Ethyl butyrate is one of a group of aroma chemicals, which is often slighted or even held in the minds of many in our industry in benign contempt. One industrial colleague summed up this mentaI niche to which ethyl butyrate has been relegated in the statement: “Ethyl butyrate, I’ve always thought of it as finger nail polish remover.”
There is some organoleptic validity to this attitude, as there exists a large group of C4-C12 esters and ketones, which present fruity impressions in an almost unending spectrum of overlap in one tone or another (see “substitutes”). Some of these materials do find use in the industrial solvent area. Ethyl butyrate's isomer, n-butyl acetate, shares some of its organoleptic profile, yet commercially (with respect to consumption values) is a lacquer solvent, although some small volumes are consumed in flavors. About 230,000,000 lbs. a year of n-butyl acetate are consumed in the paint industry in the U.S. every year, while probably less than 20,000 lbs. are used in the flavor and fragrance industry the world over.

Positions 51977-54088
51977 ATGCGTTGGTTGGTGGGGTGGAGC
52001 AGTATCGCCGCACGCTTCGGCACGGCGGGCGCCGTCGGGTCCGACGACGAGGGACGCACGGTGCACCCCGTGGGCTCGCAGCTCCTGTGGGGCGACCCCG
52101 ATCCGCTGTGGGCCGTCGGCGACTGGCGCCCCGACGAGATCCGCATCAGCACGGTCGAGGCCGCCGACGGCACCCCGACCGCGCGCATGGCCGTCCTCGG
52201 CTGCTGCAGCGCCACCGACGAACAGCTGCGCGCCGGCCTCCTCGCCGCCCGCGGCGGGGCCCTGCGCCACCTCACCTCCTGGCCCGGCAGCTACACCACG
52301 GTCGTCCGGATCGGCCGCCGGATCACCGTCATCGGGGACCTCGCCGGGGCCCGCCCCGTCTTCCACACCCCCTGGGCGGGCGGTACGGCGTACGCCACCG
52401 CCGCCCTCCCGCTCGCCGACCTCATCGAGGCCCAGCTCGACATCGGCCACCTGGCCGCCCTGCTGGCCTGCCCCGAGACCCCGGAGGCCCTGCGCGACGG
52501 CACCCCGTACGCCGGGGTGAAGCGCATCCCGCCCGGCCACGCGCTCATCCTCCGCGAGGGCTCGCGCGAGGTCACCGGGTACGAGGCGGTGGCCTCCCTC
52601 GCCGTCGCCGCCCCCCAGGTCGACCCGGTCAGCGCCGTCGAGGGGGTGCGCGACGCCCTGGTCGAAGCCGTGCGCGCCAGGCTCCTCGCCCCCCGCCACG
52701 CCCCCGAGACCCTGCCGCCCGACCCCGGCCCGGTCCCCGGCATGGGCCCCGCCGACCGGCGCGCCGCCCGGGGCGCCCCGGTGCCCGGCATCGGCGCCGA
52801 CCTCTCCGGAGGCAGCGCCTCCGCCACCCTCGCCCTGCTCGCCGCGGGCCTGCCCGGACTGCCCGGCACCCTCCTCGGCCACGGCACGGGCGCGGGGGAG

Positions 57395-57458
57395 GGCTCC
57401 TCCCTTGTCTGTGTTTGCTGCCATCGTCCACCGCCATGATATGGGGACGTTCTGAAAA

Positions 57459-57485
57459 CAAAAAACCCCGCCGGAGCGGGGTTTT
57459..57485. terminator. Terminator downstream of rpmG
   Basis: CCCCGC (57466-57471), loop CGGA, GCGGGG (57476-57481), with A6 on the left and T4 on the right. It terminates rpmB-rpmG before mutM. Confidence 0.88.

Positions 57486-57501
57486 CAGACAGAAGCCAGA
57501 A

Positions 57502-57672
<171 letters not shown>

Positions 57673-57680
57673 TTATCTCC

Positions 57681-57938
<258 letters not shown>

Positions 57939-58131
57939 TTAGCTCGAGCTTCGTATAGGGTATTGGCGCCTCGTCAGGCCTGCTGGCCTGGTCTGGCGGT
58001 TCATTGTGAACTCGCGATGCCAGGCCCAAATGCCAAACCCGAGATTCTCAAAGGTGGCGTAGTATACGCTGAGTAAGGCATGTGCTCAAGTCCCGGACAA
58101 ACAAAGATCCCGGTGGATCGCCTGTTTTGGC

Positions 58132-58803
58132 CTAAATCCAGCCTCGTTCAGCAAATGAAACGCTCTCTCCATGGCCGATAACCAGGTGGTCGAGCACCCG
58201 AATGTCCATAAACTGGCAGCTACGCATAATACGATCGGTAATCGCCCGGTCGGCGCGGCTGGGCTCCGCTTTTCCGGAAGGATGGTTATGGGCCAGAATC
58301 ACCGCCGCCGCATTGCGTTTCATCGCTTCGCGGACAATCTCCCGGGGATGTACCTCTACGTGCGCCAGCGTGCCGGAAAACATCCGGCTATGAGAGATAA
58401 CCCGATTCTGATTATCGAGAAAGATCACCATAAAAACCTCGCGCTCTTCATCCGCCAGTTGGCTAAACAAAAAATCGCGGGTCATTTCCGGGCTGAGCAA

Ethyl butymte is a prime example of a large grouping of aliphatic esters found in nature mainly in the fruit of plants. For shout a centu~, it has been produced synthetically for use mainly in the flavor indust~. Only minute amounts of this product are consumed in the fragrance industqy What peaks one? interest in ethyl butyrate is tbe recent activity in its commercial production via biotechnology. The result is in effect that ethyl butyrate is really a number of products--one synthetic and the others natural.